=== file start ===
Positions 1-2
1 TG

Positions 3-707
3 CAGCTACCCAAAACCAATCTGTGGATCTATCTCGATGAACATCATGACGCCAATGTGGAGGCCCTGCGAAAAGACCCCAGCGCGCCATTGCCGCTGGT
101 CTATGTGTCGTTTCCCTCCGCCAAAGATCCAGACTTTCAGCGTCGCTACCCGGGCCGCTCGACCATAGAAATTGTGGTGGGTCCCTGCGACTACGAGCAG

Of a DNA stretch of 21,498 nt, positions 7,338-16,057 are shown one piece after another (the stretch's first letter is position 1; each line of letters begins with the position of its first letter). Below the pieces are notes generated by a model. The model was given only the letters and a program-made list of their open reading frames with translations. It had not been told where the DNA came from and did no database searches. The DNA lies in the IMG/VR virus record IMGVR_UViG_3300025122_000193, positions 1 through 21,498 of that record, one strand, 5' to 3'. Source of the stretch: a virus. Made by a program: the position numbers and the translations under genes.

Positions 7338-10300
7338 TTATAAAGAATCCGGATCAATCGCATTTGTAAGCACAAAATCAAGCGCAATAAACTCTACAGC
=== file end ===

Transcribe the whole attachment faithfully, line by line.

Positions 1-2
1 TG

Positions 3-707
3 CAGCTACCCAAAACCAATCTGTGGATCTATCTCGATGAACATCATGACGCCAATGTGGAGGCCCTGCGAAAAGACCCCAGCGCGCCATTGCCGCTGGT
101 CTATGTGTCGTTTCCCTCCGCCAAAGATCCAGACTTTCAGCGTCGCTACCCGGGCCGCTCGACCATAGAAATTGTGGTGGGTCCCTGCGACTACGAGCAG

Of a DNA stretch of 21,498 nt, positions 7,338-16,057 are shown one piece after another (the stretch's first letter is position 1; each line of letters begins with the position of its first letter). Below the pieces are notes generated by a model. The model was given only the letters and a program-made list of their open reading frames with translations. It had not been told where the DNA came from and did no database searches. The DNA lies in the IMG/VR virus record IMGVR_UViG_3300025122_000193, positions 1 through 21,498 of that record, one strand, 5' to 3'. Source of the stretch: a virus. Made by a program: the position numbers and the translations under genes.

Positions 7338-10300
7338 TTATAAAGAATCCGGATCAATCGCATTTGTAAGCACAAAATCAAGCGCAATAAACTCTACAGC